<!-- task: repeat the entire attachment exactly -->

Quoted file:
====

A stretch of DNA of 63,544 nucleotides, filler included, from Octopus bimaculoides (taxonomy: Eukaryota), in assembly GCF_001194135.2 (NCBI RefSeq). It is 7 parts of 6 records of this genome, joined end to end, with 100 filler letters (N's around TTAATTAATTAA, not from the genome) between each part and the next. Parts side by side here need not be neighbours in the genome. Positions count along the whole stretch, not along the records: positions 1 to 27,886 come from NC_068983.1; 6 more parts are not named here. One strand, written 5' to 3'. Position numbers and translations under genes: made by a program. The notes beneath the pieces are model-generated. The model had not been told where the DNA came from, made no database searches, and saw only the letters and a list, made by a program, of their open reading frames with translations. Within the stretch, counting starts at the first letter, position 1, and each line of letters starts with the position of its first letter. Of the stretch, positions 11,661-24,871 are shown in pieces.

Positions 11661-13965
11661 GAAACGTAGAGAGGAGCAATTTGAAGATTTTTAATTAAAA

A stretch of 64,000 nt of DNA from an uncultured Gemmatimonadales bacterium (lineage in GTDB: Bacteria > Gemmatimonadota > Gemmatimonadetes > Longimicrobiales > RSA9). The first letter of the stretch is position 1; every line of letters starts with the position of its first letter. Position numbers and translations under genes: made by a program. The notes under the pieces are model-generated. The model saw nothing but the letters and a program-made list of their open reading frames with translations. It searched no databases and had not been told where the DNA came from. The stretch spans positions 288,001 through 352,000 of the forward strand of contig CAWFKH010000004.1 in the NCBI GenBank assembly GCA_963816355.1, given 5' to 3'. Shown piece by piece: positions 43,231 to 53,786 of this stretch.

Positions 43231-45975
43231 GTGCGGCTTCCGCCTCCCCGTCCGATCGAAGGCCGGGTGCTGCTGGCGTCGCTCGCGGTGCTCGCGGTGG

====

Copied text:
A stretch of DNA of 63,544 nucleotides, filler included, from Octopus bimaculoides (taxonomy: Eukaryota), in assembly GCF_001194135.2 (NCBI RefSeq). It is 7 parts of 6 records of this genome, joined end to end, with 100 filler letters (N's around TTAATTAATTAA, not from the genome) between each part and the next. Parts side by side here need not be neighbours in the genome. Positions count along the whole stretch, not along the records: positions 1 to 27,886 come from NC_068983.1; 6 more parts are not named here. One strand, written 5' to 3'. Position numbers and translations under genes: made by a program. The notes beneath the pieces are model-generated. The model had not been told where the DNA came from, made no database searches, and saw only the letters and a list, made by a program, of their open reading frames with translations. Within the stretch, counting starts at the first letter, position 1, and each line of letters starts with the position of its first letter. Of the stretch, positions 11,661-24,871 are shown in pieces.

Positions 11661-13965
11661 GAAACGTAGAGAGGAGCAATTTGAAGATTTTTAATTAAAA

A stretch of 64,000 nt of DNA from an uncultured Gemmatimonadales bacterium (lineage in GTDB: Bacteria > Gemmatimonadota > Gemmatimonadetes > Longimicrobiales > RSA9). The first letter of the stretch is position 1; every line of letters starts with the position of its first letter. Position numbers and translations under genes: made by a program. The notes under the pieces are model-generated. The model saw nothing but the letters and a program-made list of their open reading frames with translations. It searched no databases and had not been told where the DNA came from. The stretch spans positions 288,001 through 352,000 of the forward strand of contig CAWFKH010000004.1 in the NCBI GenBank assembly GCA_963816355.1, given 5' to 3'. Shown piece by piece: positions 43,231 to 53,786 of this stretch.

Positions 43231-45975
43231 GTGCGGCTTCCGCCTCCCCGTCCGATCGAAGGCCGGGTGCTGCTGGCGTCGCTCGCGGTGCTCGCGGTGG